Friday, July 17, 2009

The Most Trusted Man in America

by Pa Rock
Baby Boomer

Walter Cronkite, the anchor of the CBS Evening News throughout the 1960's and 1970's passed away this evening. The 92-year-old former television journalist was known to be near death for the past few days, so the cable networks were ready. MSNBC has been airing a Walter Fest all evening.

The recognition is good, and it is well deserved. They are running old clips of his announcement that JFK had been shot, and minutes later somberly telling America of the President's death in Dallas. There has been footage aired of him tonight with every President from Eisenhower through Clinton, and we have heard his famous on-air editorial in which he concluded that the Vietnam war was not winnable.

I remember all of that stuff because I was in high school and college during those years, and was already a budding news junkie. There were only three television networks at that time, and much of America got their daily dose of national news from Walter Cronkite. I think that my most vivid memory was of the color footage of the Vietnam combat and the daily body counts that Cronkite gave - bringing the war right into our living rooms.

Walter Cronkite was a part of everyone's family. He was giving us the news while we kicked our shoes off after a hard day at work or at school. Through his steady baritone voice we learned what was going on in the world as we set the table for dinner (families used to eat dinner around a table), and settled in for our evening meal. Shortly after retiring from CBS in the early 1980's, Cronkite was voted as the most trusted man in America by a national poll. - and the results of that poll were accepted as an obvious fact by a broad spectrum of the American public.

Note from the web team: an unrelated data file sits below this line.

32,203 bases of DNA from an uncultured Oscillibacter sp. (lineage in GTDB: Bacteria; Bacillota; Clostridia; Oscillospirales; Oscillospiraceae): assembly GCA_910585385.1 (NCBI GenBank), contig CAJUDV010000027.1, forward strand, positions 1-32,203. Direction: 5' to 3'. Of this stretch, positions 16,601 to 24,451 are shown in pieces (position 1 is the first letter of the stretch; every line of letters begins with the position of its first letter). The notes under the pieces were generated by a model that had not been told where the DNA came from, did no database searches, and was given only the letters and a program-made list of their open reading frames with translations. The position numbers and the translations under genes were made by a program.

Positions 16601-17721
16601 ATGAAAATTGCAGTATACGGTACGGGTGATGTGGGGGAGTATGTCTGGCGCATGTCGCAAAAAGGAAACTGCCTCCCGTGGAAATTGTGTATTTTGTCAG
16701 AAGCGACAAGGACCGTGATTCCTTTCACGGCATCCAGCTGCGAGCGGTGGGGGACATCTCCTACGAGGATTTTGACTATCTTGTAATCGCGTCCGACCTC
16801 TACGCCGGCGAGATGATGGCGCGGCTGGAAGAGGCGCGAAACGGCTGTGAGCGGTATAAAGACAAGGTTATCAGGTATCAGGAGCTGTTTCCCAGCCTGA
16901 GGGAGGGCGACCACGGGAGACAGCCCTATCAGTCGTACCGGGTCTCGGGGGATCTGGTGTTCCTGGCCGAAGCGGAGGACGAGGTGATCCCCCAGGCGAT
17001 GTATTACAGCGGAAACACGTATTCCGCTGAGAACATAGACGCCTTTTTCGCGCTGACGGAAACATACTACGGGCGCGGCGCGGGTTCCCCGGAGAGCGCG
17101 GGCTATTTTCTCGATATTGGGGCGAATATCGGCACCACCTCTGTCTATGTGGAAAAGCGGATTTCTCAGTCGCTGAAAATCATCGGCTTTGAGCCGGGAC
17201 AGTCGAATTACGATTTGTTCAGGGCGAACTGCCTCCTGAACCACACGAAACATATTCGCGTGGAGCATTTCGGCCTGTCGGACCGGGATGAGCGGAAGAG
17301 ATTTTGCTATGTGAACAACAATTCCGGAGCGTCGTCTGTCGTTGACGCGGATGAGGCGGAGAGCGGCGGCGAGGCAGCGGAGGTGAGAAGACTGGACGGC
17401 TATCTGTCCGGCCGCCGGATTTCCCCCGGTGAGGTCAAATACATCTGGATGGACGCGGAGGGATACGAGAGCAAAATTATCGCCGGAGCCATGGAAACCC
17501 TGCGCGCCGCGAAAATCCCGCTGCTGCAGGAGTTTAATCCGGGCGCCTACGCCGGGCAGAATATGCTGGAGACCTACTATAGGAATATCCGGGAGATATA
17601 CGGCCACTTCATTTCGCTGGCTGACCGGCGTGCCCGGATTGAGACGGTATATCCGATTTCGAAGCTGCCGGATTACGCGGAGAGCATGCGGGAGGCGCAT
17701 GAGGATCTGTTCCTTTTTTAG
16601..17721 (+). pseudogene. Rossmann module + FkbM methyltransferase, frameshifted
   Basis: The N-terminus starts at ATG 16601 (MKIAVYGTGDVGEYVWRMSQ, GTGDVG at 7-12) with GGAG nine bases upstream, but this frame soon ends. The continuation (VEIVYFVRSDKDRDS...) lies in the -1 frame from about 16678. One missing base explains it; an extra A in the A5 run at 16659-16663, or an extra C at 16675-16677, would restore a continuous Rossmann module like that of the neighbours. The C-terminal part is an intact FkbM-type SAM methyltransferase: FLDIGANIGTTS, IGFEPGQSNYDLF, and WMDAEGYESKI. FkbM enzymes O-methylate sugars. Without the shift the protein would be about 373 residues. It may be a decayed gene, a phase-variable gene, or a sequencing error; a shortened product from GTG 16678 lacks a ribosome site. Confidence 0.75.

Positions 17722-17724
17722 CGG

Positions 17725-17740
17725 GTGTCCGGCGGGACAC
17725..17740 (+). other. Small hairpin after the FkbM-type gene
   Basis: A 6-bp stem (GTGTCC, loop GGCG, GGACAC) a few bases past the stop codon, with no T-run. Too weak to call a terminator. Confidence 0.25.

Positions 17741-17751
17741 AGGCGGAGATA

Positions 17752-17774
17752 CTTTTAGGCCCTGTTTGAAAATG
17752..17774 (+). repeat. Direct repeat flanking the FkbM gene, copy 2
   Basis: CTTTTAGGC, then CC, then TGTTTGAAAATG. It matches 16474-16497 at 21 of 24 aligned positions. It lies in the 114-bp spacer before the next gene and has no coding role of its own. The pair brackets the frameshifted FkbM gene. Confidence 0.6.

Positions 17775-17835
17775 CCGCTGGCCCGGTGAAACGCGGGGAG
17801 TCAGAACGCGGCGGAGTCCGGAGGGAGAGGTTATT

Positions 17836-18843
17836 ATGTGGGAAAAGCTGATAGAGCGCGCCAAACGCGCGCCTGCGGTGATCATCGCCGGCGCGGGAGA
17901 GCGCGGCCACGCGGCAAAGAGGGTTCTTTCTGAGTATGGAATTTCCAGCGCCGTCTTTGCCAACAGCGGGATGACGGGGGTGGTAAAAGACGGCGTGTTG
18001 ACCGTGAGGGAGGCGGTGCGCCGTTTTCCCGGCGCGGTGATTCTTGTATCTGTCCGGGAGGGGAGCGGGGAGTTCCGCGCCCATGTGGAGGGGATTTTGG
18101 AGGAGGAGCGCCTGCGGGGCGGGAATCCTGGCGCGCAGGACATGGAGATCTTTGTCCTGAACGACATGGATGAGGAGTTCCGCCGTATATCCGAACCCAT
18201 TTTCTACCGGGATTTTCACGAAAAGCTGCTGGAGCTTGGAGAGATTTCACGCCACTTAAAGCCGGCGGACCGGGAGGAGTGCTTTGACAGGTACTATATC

Even this old news hound learned something new about Cronkite from tonight's television coverage. Dan Rather, his replacement at CBS, told Rachel Maddow that Cronkite had flown into France on a glider shortly after D-Day. Hugh Downs, another news ancient, was interviewed over the phone and quoted Cronkite as saying that a person had to be a liberal in order to be a good journalist. (Need proof? Think of Bill O'Reilly, Sean Hannity, Glen Beck, and Rush Limbaugh. There's not an ounce of credibility or journalistic integrity in the lot!)

Walter Cronkite was a native of St. Joseph, Missouri, and still had family ties in the Show Me State. I know that because several years ago I was spending the evening with my friend Millie Crossland, a social worker and political maven in Kansas City. Millie was working in the office of Kay Barnes, the mayor of Kansas City, and her desk was located just outside of the mayor's inner-sanctum. We were in the office that night when Millie took me in to see where Mayor Barnes did her work. There, in the middle of the mayor's desk, was a small framed photo of Walter Cronkite. When I asked about it, Millie told me that he and Mayor Barnes were cousins.

Not surprisingly, no one anticipated the passing of Walter Cronkite in the 2009 Pa Rock's Dead Pool. In fact, most of the entrants were too young to have any clue as to who he was. That is too bad, because the craggy old journalist was, for a very long time, the face of American television news - and perhaps the face of America itself. He will be missed by the Boomers and the hearty few left of the World War II generation. An era is slipping away.

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